Last year, after the final pacer pulled off course at 30 kilometers, Kenya’s Wesley Korir shattered the integrity of the Chicago Marathon lead pack, ripping a sudden tear in the fabric of the race by accelerating past an aid station as others peeled off for their liquids. But as he told me yesterday, “Even when I made that move, I was thinking of (Moses) Mosop. I expected him to go by me, and when he did I gave up, and was happy with second place.”
What Korir just described is the Alpha Effect, the psychological control a single athlete has on his competitors by nothing more than his very presence. The power an Alpha has over other runners can corrupt even their best moves before they have been played out. Last year in Chicago Kenya’s Moses Mosop, arriving as the 2:03:06 Boston Marathon runner up and world record holder at 30K on the track, was the Alpha male. We’ve seen them through the years, men like Toshihiko Seko, Rob de Castella, Paul Tergat and Haile Gebrselassie, the athletes who everyone else has their eye on, waiting to see what he does, controlling the race no matter where he may be in the pack.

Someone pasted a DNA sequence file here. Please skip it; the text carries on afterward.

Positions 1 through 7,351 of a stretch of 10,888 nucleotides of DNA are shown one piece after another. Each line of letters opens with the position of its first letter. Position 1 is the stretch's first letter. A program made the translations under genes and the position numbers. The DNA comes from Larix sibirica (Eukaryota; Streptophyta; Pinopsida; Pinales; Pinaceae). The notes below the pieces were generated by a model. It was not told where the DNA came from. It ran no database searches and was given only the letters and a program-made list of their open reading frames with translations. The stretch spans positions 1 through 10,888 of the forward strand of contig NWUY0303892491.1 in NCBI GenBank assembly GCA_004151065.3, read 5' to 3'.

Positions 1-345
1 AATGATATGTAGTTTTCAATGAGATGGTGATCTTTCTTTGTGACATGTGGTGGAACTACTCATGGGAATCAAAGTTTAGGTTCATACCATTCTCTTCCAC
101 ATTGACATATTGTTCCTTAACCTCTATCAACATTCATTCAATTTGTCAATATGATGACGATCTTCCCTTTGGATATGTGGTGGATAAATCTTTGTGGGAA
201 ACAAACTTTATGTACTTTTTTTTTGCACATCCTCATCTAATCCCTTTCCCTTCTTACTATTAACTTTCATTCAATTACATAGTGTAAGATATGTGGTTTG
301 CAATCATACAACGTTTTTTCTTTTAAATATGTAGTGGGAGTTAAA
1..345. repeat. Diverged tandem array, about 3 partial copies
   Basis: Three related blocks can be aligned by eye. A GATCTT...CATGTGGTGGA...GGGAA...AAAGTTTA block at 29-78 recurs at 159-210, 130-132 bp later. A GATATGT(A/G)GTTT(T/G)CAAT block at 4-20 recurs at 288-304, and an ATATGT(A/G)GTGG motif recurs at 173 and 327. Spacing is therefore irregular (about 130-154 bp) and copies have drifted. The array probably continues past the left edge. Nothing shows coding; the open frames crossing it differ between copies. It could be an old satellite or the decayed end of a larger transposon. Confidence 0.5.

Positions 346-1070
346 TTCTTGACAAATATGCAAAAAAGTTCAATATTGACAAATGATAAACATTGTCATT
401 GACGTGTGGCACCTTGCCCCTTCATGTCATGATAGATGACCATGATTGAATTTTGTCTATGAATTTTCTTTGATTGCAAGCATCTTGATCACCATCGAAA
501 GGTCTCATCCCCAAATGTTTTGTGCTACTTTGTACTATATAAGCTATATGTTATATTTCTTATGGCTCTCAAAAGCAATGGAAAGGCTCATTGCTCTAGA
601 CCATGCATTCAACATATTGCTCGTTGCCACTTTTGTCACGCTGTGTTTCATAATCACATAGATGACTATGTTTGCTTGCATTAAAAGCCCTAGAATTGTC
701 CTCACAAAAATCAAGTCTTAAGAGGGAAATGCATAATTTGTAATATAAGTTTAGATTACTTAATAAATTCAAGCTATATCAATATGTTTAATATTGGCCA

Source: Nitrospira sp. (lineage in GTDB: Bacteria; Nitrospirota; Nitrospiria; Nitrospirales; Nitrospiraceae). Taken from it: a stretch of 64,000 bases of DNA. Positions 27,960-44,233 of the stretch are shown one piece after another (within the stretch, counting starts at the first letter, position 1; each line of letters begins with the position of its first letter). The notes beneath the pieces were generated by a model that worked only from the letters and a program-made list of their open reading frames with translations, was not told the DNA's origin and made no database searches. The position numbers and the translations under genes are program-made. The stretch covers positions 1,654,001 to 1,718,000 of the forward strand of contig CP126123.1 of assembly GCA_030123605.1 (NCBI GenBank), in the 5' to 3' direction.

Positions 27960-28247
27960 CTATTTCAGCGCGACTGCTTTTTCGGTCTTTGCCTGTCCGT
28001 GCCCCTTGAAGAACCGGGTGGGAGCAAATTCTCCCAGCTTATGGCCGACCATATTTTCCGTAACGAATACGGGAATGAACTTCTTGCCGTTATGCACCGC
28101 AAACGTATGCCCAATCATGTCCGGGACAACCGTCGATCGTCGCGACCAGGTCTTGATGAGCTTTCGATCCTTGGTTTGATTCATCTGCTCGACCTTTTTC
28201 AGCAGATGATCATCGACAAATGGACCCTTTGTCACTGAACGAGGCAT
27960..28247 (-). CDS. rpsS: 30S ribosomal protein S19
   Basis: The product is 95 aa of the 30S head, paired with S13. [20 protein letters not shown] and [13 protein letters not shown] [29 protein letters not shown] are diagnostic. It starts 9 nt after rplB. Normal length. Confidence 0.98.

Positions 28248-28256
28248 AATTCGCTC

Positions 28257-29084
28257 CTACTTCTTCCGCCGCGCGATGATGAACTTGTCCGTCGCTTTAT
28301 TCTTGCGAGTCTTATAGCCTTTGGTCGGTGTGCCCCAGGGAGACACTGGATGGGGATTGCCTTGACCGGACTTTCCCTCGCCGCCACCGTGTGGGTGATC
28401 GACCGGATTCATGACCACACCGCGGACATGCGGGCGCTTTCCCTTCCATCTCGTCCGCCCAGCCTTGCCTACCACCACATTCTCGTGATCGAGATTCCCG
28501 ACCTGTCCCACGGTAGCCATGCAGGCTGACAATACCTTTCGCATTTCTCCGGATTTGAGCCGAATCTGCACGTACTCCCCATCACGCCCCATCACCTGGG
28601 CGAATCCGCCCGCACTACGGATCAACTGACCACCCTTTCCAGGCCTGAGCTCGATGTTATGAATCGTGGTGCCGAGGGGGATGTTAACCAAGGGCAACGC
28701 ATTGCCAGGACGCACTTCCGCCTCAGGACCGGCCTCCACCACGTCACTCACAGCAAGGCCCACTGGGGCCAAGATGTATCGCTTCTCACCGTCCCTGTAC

The professional athletes of the 2012 Bank of America Chicago Marathon met with the press corps yesterday at the host Chicago Hilton Hotel. Outside, the burly American city known for its architecture, music, and neighborhoods lay shrouded beneath low-hanging weather moving restlessly east out along the great lakeside where the bulk of the race will be contested this Sunday. Continue reading